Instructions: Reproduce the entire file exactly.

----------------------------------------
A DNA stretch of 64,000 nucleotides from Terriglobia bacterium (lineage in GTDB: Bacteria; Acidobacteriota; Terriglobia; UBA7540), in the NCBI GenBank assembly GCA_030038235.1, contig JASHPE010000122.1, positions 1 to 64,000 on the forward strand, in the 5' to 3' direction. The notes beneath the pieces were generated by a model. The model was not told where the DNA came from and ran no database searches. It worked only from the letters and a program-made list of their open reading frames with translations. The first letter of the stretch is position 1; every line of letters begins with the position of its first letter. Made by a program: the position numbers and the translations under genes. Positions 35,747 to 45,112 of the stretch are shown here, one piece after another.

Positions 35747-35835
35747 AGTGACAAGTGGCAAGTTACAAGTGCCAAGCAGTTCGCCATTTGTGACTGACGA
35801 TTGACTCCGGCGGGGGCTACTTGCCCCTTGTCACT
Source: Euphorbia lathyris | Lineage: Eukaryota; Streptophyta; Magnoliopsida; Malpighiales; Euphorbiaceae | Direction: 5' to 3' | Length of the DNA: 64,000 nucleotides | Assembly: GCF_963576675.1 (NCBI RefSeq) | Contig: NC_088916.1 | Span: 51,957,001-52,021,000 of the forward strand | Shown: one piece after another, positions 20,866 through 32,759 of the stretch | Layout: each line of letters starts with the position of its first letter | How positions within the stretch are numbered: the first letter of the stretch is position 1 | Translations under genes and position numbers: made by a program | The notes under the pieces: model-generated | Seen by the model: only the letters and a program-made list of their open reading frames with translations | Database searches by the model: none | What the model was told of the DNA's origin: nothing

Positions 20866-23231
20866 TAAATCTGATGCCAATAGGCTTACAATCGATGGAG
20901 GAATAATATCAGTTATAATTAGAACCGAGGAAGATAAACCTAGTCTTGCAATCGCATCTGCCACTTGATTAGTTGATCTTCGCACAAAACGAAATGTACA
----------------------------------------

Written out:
A DNA stretch of 64,000 nucleotides from Terriglobia bacterium (lineage in GTDB: Bacteria; Acidobacteriota; Terriglobia; UBA7540), in the NCBI GenBank assembly GCA_030038235.1, contig JASHPE010000122.1, positions 1 to 64,000 on the forward strand, in the 5' to 3' direction. The notes beneath the pieces were generated by a model. The model was not told where the DNA came from and ran no database searches. It worked only from the letters and a program-made list of their open reading frames with translations. The first letter of the stretch is position 1; every line of letters begins with the position of its first letter. Made by a program: the position numbers and the translations under genes. Positions 35,747 to 45,112 of the stretch are shown here, one piece after another.

Positions 35747-35835
35747 AGTGACAAGTGGCAAGTTACAAGTGCCAAGCAGTTCGCCATTTGTGACTGACGA
35801 TTGACTCCGGCGGGGGCTACTTGCCCCTTGTCACT
Source: Euphorbia lathyris | Lineage: Eukaryota; Streptophyta; Magnoliopsida; Malpighiales; Euphorbiaceae | Direction: 5' to 3' | Length of the DNA: 64,000 nucleotides | Assembly: GCF_963576675.1 (NCBI RefSeq) | Contig: NC_088916.1 | Span: 51,957,001-52,021,000 of the forward strand | Shown: one piece after another, positions 20,866 through 32,759 of the stretch | Layout: each line of letters starts with the position of its first letter | How positions within the stretch are numbered: the first letter of the stretch is position 1 | Translations under genes and position numbers: made by a program | The notes under the pieces: model-generated | Seen by the model: only the letters and a program-made list of their open reading frames with translations | Database searches by the model: none | What the model was told of the DNA's origin: nothing

Positions 20866-23231
20866 TAAATCTGATGCCAATAGGCTTACAATCGATGGAG
20901 GAATAATATCAGTTATAATTAGAACCGAGGAAGATAAACCTAGTCTTGCAATCGCATCTGCCACTTGATTAGTTGATCTTCGCACAAAACGAAATGTACA